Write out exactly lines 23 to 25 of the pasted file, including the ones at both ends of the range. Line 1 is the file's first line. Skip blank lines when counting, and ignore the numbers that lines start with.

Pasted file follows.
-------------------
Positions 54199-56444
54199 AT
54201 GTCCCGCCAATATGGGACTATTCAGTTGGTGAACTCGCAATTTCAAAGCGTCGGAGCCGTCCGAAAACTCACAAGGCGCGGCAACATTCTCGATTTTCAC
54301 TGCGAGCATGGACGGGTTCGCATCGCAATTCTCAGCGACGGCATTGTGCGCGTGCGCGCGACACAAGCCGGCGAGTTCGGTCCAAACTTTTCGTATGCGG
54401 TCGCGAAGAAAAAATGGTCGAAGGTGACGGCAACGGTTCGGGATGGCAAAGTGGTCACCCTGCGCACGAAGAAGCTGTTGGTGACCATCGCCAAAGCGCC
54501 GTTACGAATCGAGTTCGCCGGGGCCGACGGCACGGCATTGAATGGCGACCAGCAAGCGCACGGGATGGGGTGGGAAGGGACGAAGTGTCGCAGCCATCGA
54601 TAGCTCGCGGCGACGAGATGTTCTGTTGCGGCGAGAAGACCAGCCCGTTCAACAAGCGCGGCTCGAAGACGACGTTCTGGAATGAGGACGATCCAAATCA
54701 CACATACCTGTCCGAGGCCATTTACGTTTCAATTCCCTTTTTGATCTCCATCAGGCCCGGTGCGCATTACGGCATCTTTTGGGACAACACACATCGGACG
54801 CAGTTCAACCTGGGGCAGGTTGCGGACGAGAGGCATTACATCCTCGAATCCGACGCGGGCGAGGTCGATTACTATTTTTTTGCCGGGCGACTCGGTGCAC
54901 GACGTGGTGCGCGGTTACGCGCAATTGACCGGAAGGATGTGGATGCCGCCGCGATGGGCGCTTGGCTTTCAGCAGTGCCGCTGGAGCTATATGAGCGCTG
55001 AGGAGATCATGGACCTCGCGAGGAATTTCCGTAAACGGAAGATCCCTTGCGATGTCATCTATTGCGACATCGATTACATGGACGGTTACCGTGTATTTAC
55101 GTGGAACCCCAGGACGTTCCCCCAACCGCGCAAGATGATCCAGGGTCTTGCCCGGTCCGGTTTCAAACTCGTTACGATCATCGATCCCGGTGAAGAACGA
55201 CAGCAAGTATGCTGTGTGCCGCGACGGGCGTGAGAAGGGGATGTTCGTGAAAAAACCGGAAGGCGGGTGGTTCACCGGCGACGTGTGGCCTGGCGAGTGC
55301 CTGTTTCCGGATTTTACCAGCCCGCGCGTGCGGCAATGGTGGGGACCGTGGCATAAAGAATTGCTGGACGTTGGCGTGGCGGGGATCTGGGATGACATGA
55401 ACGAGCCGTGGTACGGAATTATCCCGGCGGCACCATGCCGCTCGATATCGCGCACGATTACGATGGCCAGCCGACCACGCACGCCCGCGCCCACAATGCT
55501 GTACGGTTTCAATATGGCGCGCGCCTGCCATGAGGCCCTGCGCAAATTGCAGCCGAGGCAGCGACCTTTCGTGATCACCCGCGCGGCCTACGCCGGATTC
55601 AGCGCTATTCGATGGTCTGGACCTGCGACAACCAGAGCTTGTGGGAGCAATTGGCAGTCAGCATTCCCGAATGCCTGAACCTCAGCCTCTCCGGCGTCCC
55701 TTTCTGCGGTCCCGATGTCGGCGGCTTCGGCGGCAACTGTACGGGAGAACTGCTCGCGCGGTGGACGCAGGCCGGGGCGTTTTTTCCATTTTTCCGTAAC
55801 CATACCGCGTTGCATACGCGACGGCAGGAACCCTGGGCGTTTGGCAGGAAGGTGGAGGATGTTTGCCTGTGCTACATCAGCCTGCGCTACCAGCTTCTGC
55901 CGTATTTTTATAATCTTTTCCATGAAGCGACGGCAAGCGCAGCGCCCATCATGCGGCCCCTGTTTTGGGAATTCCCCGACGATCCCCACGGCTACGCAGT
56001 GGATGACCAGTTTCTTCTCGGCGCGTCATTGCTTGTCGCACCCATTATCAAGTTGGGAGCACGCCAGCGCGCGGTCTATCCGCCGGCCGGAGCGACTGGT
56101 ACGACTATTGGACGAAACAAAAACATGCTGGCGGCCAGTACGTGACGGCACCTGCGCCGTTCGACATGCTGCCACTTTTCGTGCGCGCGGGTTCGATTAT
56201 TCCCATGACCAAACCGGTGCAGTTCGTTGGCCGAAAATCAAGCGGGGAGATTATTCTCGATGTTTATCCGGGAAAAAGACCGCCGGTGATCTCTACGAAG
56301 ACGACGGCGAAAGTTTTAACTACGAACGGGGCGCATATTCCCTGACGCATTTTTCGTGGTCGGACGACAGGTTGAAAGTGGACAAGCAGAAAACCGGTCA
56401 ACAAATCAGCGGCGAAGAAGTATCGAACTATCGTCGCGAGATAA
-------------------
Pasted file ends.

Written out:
56201 TCCCATGACCAAACCGGTGCAGTTCGTTGGCCGAAAATCAAGCGGGGAGATTATTCTCGATGTTTATCCGGGAAAAAGACCGCCGGTGATCTCTACGAAG
56301 ACGACGGCGAAAGTTTTAACTACGAACGGGGCGCATATTCCCTGACGCATTTTTCGTGGTCGGACGACAGGTTGAAAGTGGACAAGCAGAAAACCGGTCA
56401 ACAAATCAGCGGCGAAGAAGTATCGAACTATCGTCGCGAGATAA